Has anyone had experience with Hot Paper Lantern? From what I've read, it seems on-par, heat wise, with scotch bonnets... but what is the over all flavor like? In terms of earliness and adaptability to northern areas, it seems like one of the better varieties to go with.
 
 
 
     imo, paper lanterns are habaneros for folks who don't like the flavor of chinenses. The heat is OK, they're kind of fruity, but they lack much of that sharpness that makes chinenses unique and delicious. They are very prolific and a little earlier than other habs, though.
     I grew them one year and liked them, but I like Caribbean reds much, much more as a similar variety. More prolific, much better flavor, hotter, sweeter and they start producing at about the same time as paper lanterns.
     I agree with Nigel. If you're really concerned about how short your growing season is, you should be concentrating on just getting some seeds in the dirt, asap.
 
 
edit: I just read your latest post. I see where you're coming from now. You're not concerned so much with a short season as you are about cool temps. In that case, I'd just recommend experimenting with whatever varieties sound good to find out which ones do well for you. Also try the varieties we recommended earlier and maybe try a hoophouse, as recommended.
 
Thai peppers (some are really hot but not superhot) and Naga Morich / Dorset Naga do pretty well in cool weather in my experience.
Start early and try to save the seeds from pods harvested from the earlier / more productive plants for the next season. Year after year you will get varieties more and more adapted to your climate. From a similar selection the Dorset Naga was 'born' as a distinct variety from the generic Naga.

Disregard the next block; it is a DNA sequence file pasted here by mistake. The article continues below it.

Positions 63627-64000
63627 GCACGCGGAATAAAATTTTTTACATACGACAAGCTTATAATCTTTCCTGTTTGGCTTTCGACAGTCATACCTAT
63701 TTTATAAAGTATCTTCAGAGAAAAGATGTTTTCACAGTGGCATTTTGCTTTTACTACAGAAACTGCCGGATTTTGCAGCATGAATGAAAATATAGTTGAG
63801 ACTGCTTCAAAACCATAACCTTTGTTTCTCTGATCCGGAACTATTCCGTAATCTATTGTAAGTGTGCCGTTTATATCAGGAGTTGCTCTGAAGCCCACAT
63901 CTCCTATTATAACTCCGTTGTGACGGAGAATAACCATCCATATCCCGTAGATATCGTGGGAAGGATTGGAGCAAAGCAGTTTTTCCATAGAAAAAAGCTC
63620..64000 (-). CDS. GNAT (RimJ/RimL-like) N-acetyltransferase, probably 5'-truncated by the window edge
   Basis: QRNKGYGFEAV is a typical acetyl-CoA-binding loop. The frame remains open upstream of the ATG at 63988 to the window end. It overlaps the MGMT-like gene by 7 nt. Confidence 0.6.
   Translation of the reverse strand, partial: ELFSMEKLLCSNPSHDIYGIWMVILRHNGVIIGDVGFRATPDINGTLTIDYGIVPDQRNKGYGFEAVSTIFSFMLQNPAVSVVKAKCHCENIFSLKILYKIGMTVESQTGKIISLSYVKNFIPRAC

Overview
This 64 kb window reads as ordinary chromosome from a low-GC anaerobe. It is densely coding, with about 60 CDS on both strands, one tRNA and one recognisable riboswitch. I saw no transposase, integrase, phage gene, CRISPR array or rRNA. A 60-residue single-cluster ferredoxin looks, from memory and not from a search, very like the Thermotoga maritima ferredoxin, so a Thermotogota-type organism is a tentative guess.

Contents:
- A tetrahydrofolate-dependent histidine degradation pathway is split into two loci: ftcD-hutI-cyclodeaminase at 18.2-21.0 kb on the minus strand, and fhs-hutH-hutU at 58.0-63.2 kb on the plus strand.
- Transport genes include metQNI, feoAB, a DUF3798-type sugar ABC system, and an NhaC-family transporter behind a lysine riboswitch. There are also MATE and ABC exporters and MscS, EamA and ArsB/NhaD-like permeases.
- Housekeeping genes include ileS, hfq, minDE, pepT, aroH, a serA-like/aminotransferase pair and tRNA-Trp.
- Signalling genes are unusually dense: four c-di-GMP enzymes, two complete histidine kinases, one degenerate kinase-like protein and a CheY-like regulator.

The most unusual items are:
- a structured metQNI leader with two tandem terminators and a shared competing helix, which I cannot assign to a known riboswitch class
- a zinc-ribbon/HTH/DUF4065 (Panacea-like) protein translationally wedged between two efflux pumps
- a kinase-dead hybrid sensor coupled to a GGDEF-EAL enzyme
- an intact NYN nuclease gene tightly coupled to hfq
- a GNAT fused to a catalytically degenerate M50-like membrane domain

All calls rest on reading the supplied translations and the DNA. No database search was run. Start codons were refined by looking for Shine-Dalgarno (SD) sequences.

Seeds/plants acquired from thp friends or nurseries in your zone (or similar cool climates) may obviously work as well.

Good luck

Datil
 
Hybrid Mode 01 said:
 
 
 
     imo, paper lanterns are habaneros for folks who don't like the flavor of chinenses. The heat is OK, they're kind of fruity, but they lack much of that sharpness that makes chinenses unique and delicious. They are very prolific and a little earlier than other habs, though.
     I grew them one year and liked them, but I like Caribbean reds much, much more as a similar variety. More prolific, much better flavor, hotter, sweeter and they start producing at about the same time as paper lanterns.
     I agree with Nigel. If you're really concerned about how short your growing season is, you should be concentrating on just getting some seeds in the dirt, asap.
 
 
edit: I just read your latest post. I see where you're coming from now. You're not concerned so much with a short season as you are about cool temps. In that case, I'd just recommend experimenting with whatever varieties sound good to find out which ones do well for you. Also try the varieties we recommended earlier and maybe try a hoophouse, as recommended.
All good points. A hoophouse, even a small one and/or retractable one, might be the way to go, at least for temporary protection durring our cool, misty weather.

Also, a similar, but older thread that I just found entitled "chile plants for colder areas", they mentioned the Caribbean red hab a few times, with good reviews, as well as a number of non-chinense's that I already know do quite well in our area. I believe the OP was from Denmark, so I looked up the climate averages for that area, and it's quite similar to ours. I'd say any chillis they can grow outdoors there will grow just fine here.

Luckily, I think I may have helped a friend of mine plant a tray of red can habs, which are apparently germinating as we speak. I'll have to head over there and nab some seedlings for my own collection, soon.
,
 
BearDown said:
Manzano peppers do well in cool climates as well.
 
 
 
     https://www.youtube.com/watch?v=RY9ucdI22ZE
 
 
     Ding maf'kin ding. PepperLover's website does a great job outlinig the attributes of each of the pubes she offers. Find out which varieties produce really hot pods and are also adaptive to a long, cool growing season. She ships fast and free.
 
 
edit: But, yeah, still see if you can gank some of those Caribbean reds from your buddy. Those won't let you down.
     Just thought of this... Another route altogether might be to do some poking around for new crosses. Stuff that's f1 and f2 will have hybrid vigor and might put up with a crappy growing season better than other stable varieties. I dunno. Experiment. FOR SCIENCE!!!